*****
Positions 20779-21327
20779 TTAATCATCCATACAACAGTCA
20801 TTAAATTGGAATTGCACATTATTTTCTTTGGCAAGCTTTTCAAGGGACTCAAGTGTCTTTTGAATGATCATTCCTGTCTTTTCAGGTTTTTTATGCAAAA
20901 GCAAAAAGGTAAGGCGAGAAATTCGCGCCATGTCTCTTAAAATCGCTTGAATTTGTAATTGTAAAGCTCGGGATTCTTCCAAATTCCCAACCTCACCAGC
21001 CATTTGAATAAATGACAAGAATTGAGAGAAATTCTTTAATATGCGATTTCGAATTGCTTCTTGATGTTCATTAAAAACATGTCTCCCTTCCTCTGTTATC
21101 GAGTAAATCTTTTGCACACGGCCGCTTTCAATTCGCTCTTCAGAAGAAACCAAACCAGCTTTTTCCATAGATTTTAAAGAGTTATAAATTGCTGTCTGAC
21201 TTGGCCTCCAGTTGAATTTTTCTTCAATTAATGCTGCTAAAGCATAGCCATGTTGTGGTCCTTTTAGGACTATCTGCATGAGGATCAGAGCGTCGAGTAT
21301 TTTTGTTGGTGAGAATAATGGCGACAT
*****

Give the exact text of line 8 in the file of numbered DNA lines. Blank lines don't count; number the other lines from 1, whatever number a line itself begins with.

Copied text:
21301 TTTTGTTGGTGAGAATAATGGCGACAT